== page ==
Donald Trump: the perfect candidate
Confident, bold and willing to speak his mind – what’s not to like about Donald Trump? Despite his faults, is he the perfect candidate?
High risk, high reward
Like anyone going for a role, Trump has to win over the people that matter, and he’s using the full force of his personality to do it.
So he’s a teeny bit controversial. Even key members of his own party, like Mitt Romney, have called him a “phony” and a “fraud”. But among great swathes of US voters, he continues to ride a wave of popularity built around his huge persona of a rich, successful businessman. Fabulous wealth is, after all, inextricably linked to the American Dream.
The more he talks about his supposed $10 billion net worth, the more people seem to believe it – even if Forbes value it at more like $4.5bn.
He famously once said, “My net worth fluctuates, and it goes up and down with markets and with attitudes and with feelings – even my own feelings.”
So if he feels rich, and keeps telling everyone he’s rich, he must be rich – it’s all about perception.
It’s a completely different attitude to trying to win the job, which has shaken the establishment in a war of rhetoric – saying exactly what he believes and not sweating the small stuff or worrying about political correctness. It’s a high-risk, high-reward approach.
Speaking his mind
And it seems to be working. A survey in January 2016 by Working America asked nearly 1,700 working class white voters around Cleveland and Pittsburgh who they intended to vote for. He had more supporters than all the other Republican candidates put together, with his personality being the number one thing they liked about him. Almost half of them said they liked him because he “speaks his mind”.
Riding on the back of economic plans to ‘Make America Great Again’, Trump continues to defy doubters, and what may have seemed like a joke campaign to begin with is now anything but.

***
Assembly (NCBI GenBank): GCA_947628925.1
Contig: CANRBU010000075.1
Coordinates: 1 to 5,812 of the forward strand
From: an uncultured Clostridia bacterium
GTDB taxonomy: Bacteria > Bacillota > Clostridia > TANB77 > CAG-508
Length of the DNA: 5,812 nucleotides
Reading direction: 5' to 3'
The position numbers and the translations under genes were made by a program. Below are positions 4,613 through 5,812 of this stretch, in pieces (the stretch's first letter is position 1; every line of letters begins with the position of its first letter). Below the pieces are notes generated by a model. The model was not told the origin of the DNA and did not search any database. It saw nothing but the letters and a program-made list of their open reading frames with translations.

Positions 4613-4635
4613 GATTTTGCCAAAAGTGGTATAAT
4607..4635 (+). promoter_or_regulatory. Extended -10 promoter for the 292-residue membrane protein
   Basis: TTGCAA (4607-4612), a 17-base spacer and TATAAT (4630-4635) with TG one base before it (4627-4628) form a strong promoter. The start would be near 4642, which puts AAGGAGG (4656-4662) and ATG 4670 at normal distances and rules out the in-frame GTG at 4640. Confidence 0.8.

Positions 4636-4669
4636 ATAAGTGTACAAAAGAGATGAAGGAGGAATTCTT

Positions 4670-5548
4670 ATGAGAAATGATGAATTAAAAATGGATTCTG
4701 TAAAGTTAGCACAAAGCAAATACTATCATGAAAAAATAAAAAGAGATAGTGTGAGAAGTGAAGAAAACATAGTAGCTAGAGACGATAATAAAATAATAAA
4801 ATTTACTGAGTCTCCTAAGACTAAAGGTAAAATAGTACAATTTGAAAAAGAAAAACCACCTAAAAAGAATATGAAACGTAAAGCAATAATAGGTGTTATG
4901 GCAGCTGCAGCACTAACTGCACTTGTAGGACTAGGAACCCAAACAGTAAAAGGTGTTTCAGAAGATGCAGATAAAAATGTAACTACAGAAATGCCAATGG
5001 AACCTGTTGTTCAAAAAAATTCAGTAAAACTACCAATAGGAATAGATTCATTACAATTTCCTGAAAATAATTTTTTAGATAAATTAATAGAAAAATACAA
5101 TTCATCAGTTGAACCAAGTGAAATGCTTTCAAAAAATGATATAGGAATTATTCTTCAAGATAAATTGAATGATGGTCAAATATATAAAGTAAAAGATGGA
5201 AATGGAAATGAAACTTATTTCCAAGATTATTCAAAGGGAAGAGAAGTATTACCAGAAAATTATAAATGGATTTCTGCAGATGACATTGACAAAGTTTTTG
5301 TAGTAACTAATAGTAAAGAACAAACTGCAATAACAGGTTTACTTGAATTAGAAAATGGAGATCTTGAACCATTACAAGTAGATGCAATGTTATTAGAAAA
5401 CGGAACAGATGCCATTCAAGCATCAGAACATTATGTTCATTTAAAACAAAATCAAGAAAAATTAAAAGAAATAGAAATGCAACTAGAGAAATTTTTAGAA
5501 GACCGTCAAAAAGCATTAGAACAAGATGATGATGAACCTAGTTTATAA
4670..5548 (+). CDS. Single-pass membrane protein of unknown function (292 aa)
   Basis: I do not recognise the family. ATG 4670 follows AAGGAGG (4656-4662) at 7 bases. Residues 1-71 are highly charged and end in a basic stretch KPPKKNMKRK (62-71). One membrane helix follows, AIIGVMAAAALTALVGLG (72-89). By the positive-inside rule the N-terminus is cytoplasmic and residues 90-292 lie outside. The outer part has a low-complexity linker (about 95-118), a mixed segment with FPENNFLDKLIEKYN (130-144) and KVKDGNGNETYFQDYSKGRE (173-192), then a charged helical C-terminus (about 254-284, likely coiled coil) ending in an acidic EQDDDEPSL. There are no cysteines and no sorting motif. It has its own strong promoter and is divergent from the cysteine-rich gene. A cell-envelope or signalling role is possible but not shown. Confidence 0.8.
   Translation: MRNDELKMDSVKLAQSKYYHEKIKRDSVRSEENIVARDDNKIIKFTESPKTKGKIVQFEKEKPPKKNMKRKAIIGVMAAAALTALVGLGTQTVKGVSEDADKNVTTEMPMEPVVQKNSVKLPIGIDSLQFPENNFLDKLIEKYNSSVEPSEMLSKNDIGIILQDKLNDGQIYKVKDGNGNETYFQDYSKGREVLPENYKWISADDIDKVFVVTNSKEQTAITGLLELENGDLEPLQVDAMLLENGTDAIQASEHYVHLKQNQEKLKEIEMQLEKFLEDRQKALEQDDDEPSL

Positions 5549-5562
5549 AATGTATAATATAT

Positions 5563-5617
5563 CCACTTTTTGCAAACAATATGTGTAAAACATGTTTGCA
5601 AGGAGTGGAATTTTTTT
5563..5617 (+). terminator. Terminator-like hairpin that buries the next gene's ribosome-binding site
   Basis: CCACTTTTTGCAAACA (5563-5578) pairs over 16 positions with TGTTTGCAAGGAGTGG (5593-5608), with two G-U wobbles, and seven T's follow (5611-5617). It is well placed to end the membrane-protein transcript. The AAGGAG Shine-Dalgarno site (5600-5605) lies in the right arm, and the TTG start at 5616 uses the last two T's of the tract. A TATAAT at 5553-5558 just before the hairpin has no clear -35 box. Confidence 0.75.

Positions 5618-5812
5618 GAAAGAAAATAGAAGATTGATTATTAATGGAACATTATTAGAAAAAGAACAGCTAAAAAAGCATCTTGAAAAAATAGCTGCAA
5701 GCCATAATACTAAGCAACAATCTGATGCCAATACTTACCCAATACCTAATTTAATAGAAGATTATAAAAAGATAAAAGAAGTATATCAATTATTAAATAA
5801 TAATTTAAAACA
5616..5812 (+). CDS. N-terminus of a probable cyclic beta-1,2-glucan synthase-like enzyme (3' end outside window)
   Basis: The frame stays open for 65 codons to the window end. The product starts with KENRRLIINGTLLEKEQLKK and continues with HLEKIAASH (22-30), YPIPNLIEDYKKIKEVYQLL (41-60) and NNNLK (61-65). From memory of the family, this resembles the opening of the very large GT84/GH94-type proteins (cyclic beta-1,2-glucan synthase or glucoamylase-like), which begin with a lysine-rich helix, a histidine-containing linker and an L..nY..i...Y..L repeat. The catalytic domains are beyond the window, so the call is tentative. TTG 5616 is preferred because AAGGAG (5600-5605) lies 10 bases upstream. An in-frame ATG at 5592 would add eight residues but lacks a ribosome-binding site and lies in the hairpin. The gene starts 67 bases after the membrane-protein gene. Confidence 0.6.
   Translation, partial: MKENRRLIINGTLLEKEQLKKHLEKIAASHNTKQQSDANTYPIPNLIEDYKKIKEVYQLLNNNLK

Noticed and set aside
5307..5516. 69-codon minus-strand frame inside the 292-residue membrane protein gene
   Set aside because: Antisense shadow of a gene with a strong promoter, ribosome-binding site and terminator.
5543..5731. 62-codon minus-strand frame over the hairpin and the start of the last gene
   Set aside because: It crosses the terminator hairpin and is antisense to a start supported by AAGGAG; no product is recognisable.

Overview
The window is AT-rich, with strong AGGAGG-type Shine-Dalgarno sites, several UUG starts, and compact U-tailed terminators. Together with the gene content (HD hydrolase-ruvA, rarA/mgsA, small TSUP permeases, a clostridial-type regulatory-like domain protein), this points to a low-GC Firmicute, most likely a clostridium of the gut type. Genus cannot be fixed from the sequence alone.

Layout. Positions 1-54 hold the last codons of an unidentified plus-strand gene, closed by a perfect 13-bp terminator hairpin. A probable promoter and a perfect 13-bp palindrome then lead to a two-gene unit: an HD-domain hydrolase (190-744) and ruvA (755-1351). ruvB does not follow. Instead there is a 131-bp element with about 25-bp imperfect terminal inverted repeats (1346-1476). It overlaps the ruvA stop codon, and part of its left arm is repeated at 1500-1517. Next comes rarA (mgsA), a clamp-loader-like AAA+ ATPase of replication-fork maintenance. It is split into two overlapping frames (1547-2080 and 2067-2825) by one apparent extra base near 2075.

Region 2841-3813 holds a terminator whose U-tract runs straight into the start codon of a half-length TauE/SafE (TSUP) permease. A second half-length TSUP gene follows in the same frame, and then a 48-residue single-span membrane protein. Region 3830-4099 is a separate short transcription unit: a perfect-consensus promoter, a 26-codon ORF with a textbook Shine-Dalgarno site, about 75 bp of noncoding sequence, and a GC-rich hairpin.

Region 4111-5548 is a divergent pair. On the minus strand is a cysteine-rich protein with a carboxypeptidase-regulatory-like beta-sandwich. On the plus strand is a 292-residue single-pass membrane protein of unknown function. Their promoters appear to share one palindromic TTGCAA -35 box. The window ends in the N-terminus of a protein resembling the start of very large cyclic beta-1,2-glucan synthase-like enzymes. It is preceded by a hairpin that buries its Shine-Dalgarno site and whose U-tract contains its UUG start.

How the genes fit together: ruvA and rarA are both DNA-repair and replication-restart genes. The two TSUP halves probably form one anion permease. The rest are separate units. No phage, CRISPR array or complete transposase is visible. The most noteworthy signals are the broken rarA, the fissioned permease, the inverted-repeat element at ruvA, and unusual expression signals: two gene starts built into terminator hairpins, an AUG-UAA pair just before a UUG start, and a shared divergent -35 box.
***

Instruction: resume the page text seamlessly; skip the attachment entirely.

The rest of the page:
So – putting aside the xenophobia, racism, sexism and other unpalatable views – he’s a popular guy. No matter what his own party have said about him, the three other remaining Republican candidates still claim they’d back him if he won the nomination. But is he the perfect candidate?
He’s definitely different. He draws the media attention because he’s not like all the rest. As his son, Eric has said, “He does the exact opposite of what a lot of people would do, and it's turned out remarkably well.”
While his rivals – Republican and Democrat – may have more universally-acceptable policies, they can appear to lack that air of genuine authority and belief in what they say. It’s feedback in line with what we often see from employers in terms of candidates, that they need to be able to trust what you’re saying.
Trump has continued to mould himself to the needs of the role. Many of the positive qualities that have got him to where he is today would make any candidate stronger when applying for a job. And it’s advice he’s not afraid to share.
He’s previously commented, “What separates the winners from the losers is how a person reacts to each new twist of fate.” And he stresses, “Don’t get sidetracked. If you do… get back on track as soon as possible.”
He’s “flexible”, telling Fox News, "I have a very strong core. But I've never seen a successful person who wasn't flexible." And of course, he constantly lets people know how good he is: “You can have the most wonderful product in the world, but if people don’t know about it, it’s not going to be worth much. You need to generate interest and create excitement.”
Play to your strengths
So regardless of what you think of Donald Trump’s policies and morality, his continued rise is based on qualities that are generally seen as positive in recruitment; self-belief, self-reflection and continual learning.
The key is to play to your strengths and make people believe you’re the perfect candidate for the role.